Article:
American Society of Church History's Awards & Prizes



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Cara Burnidge

The American Society of Church History offers a number of awards and prizes each year. While many deadlines have already passed for this calendar year, nominations for the Jane Dempsey Douglass Prize are due this Friday (August 1, 2014). According to the ASCH website, the Jane Dempsey Douglass Prize is an annual award in the amount of $250 for the author of the best essay published during the previous calendar year on any aspect of the role of women in the history of Christianity. (While this award may be of interest to RiAH readers, please keep in mind that it is open to any historical period and is not limited to an American focus only.)

Per ASCH guidelines, those who wish to make a nomination should send an e-mail to the Executive Secretary (keith.francis@churchhistory.org). The nomination should include the following: 1) the author’s name; 2) the author’s affiliation (or designation of "independent scholar," if appropriate); 3) the author’s contact information (mailing address and e-mail address); 4) the title of the author’s work; and (5) a copy of the article.


Bullet The Blue Sky--Again: Immigration, Contagion & the Lost Land



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Arlene M. Sanchez-Walsh

See across the field 
See the sky ripped open 
See the rain comin' through the gapin' wound
Howlin' the women and children

Who run into the arms
of America

"Bullet the Blue Sky," by U2 from The Joshua Tree, 1987


I came of political age in the 1980s, attended my first political rally against the Reagan Administration's policies in Central America, wrote op-ed's for the late great L.A. Herald, and even supported the Sandinista government in Nicaragua with my modest college-age wages.  With the stories of the Central American children crossing the border and being met with invective, insults and generally appalling behavior, my mind went back 90 years, to more appalling behavior, perpetuated by U.S. officials under the guise of public health--the fumigation of Mexican workers and immigrants, some of those crossing back and forth were Pentecostal missionaries, this is one of their stories. I think it demonstrates that the regulation of Latin American peoples, whether 90 years ago or today, is fraught with danger, colored by nativism, and usually anything but the idealized site of refuge where people fleeing violence can find relief.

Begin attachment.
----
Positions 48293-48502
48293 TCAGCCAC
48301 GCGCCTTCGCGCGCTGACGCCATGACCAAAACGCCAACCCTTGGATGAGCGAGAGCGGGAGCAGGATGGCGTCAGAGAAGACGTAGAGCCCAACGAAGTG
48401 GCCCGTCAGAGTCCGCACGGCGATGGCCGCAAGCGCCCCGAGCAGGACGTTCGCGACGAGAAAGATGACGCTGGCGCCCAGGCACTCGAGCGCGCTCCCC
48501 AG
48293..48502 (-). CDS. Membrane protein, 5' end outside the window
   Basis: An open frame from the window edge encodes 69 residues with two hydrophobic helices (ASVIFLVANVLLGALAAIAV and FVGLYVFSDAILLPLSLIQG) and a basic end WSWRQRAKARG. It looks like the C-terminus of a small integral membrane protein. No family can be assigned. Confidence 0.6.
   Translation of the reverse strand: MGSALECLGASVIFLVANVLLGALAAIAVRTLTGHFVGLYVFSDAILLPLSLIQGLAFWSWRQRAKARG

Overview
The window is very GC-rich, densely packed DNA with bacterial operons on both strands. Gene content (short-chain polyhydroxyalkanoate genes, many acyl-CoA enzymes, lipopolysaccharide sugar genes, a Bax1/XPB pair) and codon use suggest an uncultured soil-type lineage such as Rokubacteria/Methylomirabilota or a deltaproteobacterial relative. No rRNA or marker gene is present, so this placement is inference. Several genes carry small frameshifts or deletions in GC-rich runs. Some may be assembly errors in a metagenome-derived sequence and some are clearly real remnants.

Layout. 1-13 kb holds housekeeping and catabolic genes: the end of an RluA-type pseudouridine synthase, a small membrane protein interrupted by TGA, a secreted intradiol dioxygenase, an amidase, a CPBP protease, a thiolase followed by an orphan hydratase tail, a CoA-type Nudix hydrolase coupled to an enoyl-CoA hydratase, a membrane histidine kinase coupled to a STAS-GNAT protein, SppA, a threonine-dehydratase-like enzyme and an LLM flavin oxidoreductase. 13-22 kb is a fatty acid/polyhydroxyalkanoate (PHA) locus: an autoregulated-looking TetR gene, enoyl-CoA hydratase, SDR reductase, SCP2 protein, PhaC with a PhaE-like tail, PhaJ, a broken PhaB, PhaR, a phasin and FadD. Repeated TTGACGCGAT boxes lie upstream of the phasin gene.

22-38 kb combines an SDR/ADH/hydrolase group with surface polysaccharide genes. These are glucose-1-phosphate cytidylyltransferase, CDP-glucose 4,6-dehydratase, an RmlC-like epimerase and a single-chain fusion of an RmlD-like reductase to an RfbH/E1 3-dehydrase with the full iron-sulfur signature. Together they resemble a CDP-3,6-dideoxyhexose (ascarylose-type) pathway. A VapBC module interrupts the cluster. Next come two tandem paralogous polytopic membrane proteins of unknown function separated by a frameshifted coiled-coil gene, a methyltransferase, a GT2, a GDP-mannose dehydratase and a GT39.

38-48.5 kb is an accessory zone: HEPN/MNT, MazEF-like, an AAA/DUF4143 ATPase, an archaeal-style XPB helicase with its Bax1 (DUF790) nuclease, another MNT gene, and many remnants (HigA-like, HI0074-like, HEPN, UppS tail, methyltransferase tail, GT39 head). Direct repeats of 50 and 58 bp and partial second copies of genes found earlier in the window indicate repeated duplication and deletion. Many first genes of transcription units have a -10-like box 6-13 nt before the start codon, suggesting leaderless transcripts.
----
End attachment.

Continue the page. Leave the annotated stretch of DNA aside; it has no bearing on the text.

Janet McKenzie's Art in Vermont



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Edward J. Blum

If you find yourself in Vermont this August, I highly recommend taking a look at the exhibit listing below.

Holiness and the Feminine Spirit  

3- The Child McKenzie - small
The Waitsfield United Church of Christ will exhibit the paintings of Vermont artist, Janet McKenzie, during the Vermont Festival of the Arts in August. The exhibit Holiness & the Feminine Spirit is an exhibit of fifteen paintings modeled on two groups (women and people of color) that have been under-represented in traditional Christian imagery.  Her painting Jesus of the People will be on view, offering a rare opportunity to see the original painting.  Selected First Place Winner of the National Catholic Reporter’s global competition for an image of Christ for the new millennium, the painting invariably generates conversation.   Janet’s paintings reflect her hope for greater love among all of us, for seeing with honest eyes, having an open heart, and an open mind.  She strives to create art that celebrates our inherent similarities rather than our differences. What lies beyond skin and gender, within the depth of our universal soul is more alike than we’ll ever know.

Exhibit hours and events:
August 2-30, 2014
Thursdays-Mondays, 12 noon – 5 pm
Artist Talk – Saturday, August 2, 3:30 – 4:30 pm
Opening Reception/Book signing – Saturday, August 2, 4:30 – 6:00 pm
info@waitsfieldchurch.org
www.janetmckenzie.com 

Assigned Reading



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Emily Suzanne Clark